Science Night at my work

Posted by: TheFallibleFiend

Science Night at my work - 03/31/09 05:16 PM

Tonight's the night. Been planning this for months. This is our 4th year. We put together exhibits; some from our employees and others from invited experts (NASA, American Statistical Association, local universities, NIH scientists, etc). Presentations are on statistics, energy, optical illusions, evolution, among others.

We only have about 12 exhibits this year, but I think they're pretty good. Last year we had over 200 students (plus parents, teachers, and administrators).

A lot of times, kids don't see the fun of science. Some few of them don't ever actually learn what science is - they know the word, but they understand so little of it that's it's indistinguishable from magic to them.

It's one of many things we do to help the local school system. I'm involved, because I'm a coordinator for educational outreach, but everyone should be interested in this - how do we get kids interested in the real article (hopefully before their brains are hijacked by pseudoscience)?


Posted by: redewenur

Re: Science Night at my work - 04/01/09 11:14 AM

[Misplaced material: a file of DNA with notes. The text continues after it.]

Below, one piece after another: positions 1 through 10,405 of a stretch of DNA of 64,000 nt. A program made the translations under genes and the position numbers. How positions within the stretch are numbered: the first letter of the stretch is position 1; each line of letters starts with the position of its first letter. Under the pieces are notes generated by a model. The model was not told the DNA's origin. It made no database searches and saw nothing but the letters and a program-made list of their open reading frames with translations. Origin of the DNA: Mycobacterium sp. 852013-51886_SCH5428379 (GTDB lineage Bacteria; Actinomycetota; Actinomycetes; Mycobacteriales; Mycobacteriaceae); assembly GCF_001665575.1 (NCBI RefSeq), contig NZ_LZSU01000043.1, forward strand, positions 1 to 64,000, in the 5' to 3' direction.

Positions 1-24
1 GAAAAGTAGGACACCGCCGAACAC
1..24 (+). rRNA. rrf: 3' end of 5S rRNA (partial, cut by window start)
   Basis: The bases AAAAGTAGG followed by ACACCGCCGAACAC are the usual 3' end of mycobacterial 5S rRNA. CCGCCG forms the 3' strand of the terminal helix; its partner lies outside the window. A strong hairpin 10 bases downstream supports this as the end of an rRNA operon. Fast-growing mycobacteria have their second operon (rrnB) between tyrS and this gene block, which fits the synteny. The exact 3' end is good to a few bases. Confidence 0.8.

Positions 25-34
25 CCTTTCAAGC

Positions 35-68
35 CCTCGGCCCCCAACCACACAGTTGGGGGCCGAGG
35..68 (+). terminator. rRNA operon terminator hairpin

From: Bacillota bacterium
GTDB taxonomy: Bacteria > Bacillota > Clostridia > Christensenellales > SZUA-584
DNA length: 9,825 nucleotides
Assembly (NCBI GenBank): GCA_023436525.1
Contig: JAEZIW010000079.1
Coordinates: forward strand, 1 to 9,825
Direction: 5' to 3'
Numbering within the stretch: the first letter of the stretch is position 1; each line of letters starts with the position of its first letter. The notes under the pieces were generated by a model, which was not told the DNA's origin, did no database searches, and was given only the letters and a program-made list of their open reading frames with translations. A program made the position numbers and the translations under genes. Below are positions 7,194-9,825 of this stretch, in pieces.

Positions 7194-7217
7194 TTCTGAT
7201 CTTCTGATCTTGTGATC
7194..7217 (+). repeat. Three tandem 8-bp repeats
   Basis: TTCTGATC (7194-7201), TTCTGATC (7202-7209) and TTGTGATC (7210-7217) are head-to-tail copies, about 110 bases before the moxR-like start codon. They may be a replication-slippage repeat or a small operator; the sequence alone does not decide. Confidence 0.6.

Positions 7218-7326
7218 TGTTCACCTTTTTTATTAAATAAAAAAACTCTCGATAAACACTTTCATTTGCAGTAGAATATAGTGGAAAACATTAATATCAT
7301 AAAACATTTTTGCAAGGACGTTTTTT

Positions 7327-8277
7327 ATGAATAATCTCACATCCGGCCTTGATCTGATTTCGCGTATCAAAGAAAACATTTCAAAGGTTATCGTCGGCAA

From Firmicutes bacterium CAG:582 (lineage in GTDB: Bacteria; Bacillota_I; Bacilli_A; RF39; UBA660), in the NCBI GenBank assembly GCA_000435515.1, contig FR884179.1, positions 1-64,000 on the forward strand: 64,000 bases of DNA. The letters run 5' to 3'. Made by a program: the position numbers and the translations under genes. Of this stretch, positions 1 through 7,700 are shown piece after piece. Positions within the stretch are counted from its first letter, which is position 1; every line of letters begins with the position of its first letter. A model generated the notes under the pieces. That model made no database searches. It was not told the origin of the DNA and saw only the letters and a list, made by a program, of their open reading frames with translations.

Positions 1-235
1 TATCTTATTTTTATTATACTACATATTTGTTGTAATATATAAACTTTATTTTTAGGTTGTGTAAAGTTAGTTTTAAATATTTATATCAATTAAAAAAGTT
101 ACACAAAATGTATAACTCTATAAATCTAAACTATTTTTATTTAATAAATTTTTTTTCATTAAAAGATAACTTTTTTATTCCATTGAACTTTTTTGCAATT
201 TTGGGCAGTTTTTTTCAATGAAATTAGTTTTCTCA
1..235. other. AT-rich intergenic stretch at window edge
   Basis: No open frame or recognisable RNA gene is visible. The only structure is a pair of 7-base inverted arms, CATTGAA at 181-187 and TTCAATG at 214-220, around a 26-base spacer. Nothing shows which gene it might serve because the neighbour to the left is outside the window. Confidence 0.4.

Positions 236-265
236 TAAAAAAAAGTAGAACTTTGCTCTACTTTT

"..but they understand so little of it that's it's indistinguishable from magic to them."

Yes, I know exactly how they feel. there was a time when I thought I understood it smile

"how do we get kids interested in the real article"

How about making connections between sci-fi and the real thing? Carl Sagan and many other scientists were, I believe, strongly inspired by sci-fi in their early years. Kids love a good story. It might excite them if they can see how these wonderful ideas might be realized through science - how many of these things can be real, if they try to make it so.

Then again, experiments may grab the attention of many kids. To predict an outcome, then to see that predicted outcome realized, as though by magic. Then to explain how it works - how isn't magic but science.
Posted by: Anonymous

Re: Science Night at my work - 04/29/09 02:11 PM

I think this sounds like a great program. Can you tell me what role the American Statistical Association played in the program?